Getting started tutorial part 1: setting up the Butler data repository¶
This hands-on tutorial is intended for anyone getting started with using the LSST Science Pipelines for data processing. You’ll get a feel for setting up a Pipelines environment, working with data repositories, running command-line tasks, and working with the Pipelines’ Python APIs. Along the way we’ll point you to additional documentation.
The LSST Science Pipelines can process data from several telescopes using LSST’s algorithms. In this tutorial series you will calibrate and reduce Hyper Suprime-Cam (HSC) exposures into coadditions and catalogs of objects.
In this first part of the tutorial series you’ll set up the LSST Science Pipelines software, and collect the raw observations and calibration data needed for the tutorial. Along the way, you’ll be introduced to the Butler, which is the Pipelines’ interface for managing, reading, and writing datasets.
Install the LSST Science Pipelines¶
If you haven’t already, you’ll need to install the LSST Science Pipelines. We recommend that you install the pre-built binary packages by following the instructions at Install with newinstall.sh and eups distrib. This tutorial is intended to work with the latest release (16.0).
When working with the LSST Science Pipelines, you need to remember to activate the installation and set up the package stack in each new shell session.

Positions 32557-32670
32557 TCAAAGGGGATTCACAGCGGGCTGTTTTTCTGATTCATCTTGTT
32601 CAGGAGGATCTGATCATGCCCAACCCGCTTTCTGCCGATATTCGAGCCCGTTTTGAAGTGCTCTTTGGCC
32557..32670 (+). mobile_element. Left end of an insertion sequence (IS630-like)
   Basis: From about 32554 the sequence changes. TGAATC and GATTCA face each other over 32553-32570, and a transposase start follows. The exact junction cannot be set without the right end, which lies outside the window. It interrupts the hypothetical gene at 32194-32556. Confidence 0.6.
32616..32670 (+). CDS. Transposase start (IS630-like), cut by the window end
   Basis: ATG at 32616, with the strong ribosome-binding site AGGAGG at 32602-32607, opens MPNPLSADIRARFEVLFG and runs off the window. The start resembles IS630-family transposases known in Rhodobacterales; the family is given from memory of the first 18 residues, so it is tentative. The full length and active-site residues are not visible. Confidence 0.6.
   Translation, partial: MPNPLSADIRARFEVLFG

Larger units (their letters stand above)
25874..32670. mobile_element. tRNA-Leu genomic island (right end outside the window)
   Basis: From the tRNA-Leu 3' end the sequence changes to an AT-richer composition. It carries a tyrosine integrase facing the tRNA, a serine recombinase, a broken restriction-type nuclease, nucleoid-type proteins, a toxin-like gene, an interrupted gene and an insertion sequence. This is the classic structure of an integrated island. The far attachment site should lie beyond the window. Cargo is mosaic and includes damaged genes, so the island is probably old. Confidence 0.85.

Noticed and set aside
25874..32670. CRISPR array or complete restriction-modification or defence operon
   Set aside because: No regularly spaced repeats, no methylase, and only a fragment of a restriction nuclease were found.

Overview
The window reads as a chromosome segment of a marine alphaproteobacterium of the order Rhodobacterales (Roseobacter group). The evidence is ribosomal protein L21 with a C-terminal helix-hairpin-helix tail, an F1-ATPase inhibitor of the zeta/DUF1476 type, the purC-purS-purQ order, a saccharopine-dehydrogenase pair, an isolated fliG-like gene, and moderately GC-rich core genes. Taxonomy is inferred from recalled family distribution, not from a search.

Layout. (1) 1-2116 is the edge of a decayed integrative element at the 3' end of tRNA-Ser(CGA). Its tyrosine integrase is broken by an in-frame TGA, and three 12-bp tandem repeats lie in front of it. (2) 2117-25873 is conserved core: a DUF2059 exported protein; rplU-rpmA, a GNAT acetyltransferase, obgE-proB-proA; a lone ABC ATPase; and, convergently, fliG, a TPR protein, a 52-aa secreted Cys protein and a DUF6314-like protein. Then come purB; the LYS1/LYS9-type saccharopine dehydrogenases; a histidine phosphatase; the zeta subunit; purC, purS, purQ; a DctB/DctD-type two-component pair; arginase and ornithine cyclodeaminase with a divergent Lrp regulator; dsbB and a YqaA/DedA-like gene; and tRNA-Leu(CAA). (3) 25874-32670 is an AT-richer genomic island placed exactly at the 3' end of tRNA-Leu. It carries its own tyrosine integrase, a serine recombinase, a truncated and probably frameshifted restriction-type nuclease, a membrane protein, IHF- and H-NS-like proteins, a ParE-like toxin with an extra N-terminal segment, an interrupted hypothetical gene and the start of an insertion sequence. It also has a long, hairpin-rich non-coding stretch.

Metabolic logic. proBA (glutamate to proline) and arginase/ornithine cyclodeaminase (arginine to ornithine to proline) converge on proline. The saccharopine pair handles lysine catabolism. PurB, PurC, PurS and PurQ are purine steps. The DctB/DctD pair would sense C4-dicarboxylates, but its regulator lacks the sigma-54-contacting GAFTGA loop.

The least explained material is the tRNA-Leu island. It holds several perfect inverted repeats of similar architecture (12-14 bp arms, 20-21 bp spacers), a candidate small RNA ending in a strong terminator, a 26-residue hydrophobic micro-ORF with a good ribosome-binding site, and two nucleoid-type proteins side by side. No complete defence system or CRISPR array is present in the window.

Follow the instructions Setting up installed LSST Science Pipelines to do this.
We recommend that you use
lsst_distrib as a general top-level package.
To make sure the environment is set up properly, you can run:
eups list lsst_distrib
The line printed out should contain the word
If not, review the set up instructions.
It may simply be that you’re working in a brand new shell.
Downloading the sample HSC data¶
Sample data for this tutorial comes from the ci_hsc package. ci_hsc contains a small set of Hyper Suprime-Cam (HSC) exposures. The Science Pipelines provides native integrations for many observatories, including HSC, CFHT/MegaCam, SDSS, and of course LSST.
Even if you’ve used Git LFS before, you do need to configure it to work with LSST’s servers.
First, clone ci_hsc using Git:
git clone https://github.com/lsst/ci_hsc
Then setup the package to add it to the EUPS stack:
setup -j -r ci_hsc
-r ci_hsc argument is the the package’s directory path (either absolute or relative).
In this case
-j argument means that we’re just setting up
ci_hsc without affecting other packages.
$CI_HSC_DIR environment variable should be the ci_hsc directory’s path.
Creating a Butler repository for HSC data¶
In the LSST Science Pipelines you don’t directly manage data files. Instead, you access data through the Butler client. This gives you flexibility to work with data from different observatories without significantly changing your workflow.
The Butler manages data in repositories. Butler repositories can be remote (the data is on a server, across a network) or local (the data in on a local filesystem). In this tutorial you’ll create and use a local Butler repository, which is a simple directory.